The ACPE Research Network

Back to the Articles of the Month Index Page ]


March 2017 Article of the Month
This month's article selection is highlighted by John Ehman,
University of Pennsylvania Medical Center-Penn Presbyterian, Philadelphia PA.


Jeuland, J., Fitchett, G., Schulman-Green, D. and Kapo, J. "Chaplains working in palliative care: who they are and what they do." Journal of Palliative Medicine 20, no. 5 (May 2017): 502-508.


SUMMARY and COMMENT: This is the "first profile of chaplains working in PC [Palliative Care] across the United States..., describe[ing] their involvement in PC, their daily responsibilities, their integration in PC programs, and the content of their visits" [p. 505]. The analysis also describes "how chaplains' level of involvement in PC affects their responsibilities, integration, and visit content" [p. 503, italics added]. Such descriptive research is vital to development of the profession and, in this case, suggests at least one practical step that potentially could improve the care of patients.

Members of the Association of Professional Chaplains (APC), the National Association of Catholic Chaplains (NACC), the National Association of Veterans Affairs Chaplains (NAVAC), and Neshama: the Association of Jewish Chaplains (NAJC) were invited to complete an online survey during February-April 2015. A total of 1007 people responded to the 41-item instrument, but the final study sample was comprised of 382 "who reported working full-time as chaplains and were involved in PC 15% or more of their working hours" [p. 503].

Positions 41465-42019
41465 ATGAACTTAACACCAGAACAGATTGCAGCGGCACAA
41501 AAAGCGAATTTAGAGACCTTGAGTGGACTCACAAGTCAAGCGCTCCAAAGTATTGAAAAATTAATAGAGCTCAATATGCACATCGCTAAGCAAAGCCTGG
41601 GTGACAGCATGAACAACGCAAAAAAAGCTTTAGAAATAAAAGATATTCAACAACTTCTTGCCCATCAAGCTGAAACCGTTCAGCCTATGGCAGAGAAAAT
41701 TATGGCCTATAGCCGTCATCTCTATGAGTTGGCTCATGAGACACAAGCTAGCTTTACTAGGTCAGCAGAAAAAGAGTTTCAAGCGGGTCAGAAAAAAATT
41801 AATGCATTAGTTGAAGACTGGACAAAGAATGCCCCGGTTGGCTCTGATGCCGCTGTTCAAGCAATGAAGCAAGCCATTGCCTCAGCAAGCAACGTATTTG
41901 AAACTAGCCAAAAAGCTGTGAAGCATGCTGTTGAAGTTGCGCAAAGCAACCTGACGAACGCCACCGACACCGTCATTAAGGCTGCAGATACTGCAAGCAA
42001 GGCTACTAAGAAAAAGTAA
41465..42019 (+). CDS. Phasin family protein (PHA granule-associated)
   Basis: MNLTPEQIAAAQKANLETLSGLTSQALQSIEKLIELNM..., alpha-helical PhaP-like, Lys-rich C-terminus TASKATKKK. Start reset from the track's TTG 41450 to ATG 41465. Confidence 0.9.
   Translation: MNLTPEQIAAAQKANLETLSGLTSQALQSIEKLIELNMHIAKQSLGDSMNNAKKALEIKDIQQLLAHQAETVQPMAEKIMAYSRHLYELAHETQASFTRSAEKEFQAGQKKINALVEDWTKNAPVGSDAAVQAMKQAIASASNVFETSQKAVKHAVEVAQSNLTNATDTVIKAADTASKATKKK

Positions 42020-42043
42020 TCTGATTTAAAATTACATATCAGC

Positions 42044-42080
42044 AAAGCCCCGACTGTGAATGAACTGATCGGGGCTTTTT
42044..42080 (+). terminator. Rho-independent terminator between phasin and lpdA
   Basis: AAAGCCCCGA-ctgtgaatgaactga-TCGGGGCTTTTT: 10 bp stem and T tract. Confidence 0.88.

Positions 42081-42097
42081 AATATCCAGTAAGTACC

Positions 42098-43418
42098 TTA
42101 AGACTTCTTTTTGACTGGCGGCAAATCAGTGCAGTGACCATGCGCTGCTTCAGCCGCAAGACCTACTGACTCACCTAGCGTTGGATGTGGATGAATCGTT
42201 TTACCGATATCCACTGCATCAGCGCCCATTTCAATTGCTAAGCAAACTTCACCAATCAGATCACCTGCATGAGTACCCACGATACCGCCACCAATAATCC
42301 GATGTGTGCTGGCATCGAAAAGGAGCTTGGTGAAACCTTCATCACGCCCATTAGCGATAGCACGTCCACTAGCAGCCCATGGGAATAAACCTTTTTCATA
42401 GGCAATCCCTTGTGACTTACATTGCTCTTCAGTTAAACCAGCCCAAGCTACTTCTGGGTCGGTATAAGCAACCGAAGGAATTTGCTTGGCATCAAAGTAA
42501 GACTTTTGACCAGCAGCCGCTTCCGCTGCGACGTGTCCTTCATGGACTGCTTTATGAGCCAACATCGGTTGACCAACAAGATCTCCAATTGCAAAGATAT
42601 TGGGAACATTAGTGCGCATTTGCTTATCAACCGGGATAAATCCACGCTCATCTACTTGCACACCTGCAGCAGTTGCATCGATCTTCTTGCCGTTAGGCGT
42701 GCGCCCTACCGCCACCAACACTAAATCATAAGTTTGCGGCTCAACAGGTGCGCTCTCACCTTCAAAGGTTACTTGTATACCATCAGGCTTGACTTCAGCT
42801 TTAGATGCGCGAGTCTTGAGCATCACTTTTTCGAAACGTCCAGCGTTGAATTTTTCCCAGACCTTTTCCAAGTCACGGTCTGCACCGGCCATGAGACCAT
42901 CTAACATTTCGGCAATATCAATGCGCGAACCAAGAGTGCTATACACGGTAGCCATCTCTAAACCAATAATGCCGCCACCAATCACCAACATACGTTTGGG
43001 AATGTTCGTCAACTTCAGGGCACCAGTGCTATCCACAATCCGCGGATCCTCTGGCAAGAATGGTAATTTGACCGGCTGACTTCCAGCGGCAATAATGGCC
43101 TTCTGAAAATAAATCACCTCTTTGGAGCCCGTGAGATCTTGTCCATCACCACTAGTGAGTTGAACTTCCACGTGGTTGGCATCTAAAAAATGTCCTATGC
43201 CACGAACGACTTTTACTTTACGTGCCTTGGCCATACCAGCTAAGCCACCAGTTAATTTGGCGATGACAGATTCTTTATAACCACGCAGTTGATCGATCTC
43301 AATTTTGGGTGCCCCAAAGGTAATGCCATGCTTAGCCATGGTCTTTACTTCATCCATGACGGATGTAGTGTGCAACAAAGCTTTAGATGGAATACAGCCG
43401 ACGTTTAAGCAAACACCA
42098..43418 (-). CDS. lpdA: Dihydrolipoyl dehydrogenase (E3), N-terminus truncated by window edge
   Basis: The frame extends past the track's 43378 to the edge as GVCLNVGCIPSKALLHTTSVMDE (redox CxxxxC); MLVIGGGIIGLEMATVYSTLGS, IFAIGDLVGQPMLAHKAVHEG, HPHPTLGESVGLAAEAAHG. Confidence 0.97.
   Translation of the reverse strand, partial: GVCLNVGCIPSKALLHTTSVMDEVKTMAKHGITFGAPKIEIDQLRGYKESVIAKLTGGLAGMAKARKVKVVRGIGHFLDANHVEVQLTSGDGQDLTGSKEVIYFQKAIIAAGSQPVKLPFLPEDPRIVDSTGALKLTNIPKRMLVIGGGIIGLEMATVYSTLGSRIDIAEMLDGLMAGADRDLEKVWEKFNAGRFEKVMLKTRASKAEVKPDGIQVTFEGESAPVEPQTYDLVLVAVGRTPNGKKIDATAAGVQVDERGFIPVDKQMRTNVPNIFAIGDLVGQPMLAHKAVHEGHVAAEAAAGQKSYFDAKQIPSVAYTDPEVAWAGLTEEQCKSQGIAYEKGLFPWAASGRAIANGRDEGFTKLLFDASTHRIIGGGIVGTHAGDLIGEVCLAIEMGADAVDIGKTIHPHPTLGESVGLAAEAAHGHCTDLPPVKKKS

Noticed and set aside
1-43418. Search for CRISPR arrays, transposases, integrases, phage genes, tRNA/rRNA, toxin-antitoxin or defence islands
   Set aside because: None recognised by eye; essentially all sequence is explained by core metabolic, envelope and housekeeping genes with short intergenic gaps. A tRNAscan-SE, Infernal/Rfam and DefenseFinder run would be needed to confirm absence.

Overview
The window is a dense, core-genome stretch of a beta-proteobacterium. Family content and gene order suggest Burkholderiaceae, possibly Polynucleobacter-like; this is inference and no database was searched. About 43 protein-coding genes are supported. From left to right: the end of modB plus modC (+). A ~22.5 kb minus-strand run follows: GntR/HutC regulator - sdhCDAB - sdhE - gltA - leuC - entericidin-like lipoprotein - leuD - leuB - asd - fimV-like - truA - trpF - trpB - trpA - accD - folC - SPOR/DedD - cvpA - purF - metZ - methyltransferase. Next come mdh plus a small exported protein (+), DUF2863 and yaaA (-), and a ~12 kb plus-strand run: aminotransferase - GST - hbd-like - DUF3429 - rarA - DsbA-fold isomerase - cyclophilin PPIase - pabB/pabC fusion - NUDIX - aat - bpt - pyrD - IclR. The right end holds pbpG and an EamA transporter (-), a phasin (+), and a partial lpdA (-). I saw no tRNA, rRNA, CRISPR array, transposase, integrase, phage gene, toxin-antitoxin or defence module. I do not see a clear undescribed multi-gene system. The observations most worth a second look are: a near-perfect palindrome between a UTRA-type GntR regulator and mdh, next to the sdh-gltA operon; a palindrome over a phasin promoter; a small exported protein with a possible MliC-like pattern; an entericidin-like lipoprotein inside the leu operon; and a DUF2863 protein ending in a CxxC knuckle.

Among the results:

The average number of PC patients seen per day was 5.2 (SD = 3.5), but the range was considerable (1-30). [p. 503] ...A large proportion (81%) reported involvement in staff support at least sometimes. Approximately half reported at least sometimes being involved in bereavement follow-up (55%), educational (51%), and administrative activities (50%). ...Funding for most chaplains came from the chaplaincy department; only 7.1% reported being paid completely and 4.5% partly by the PC program. ...Fifty-nine percent reported their visits were frequently initiated by referrals from the PC team. Half (52%) reported frequently participating in PC rounds. Approximately a third (32%) reported frequently participating in the family meetings held by their PC team. [p. 504]
A key finding was that...
...there are important differences between chaplains who occasionally serve PC and chaplains who exclusively serve PC. Chaplains who always serve PC are more likely to build relationship, care for the dying, and attend to goals of care than their counterparts who serve PC only occasionally. [p. 505]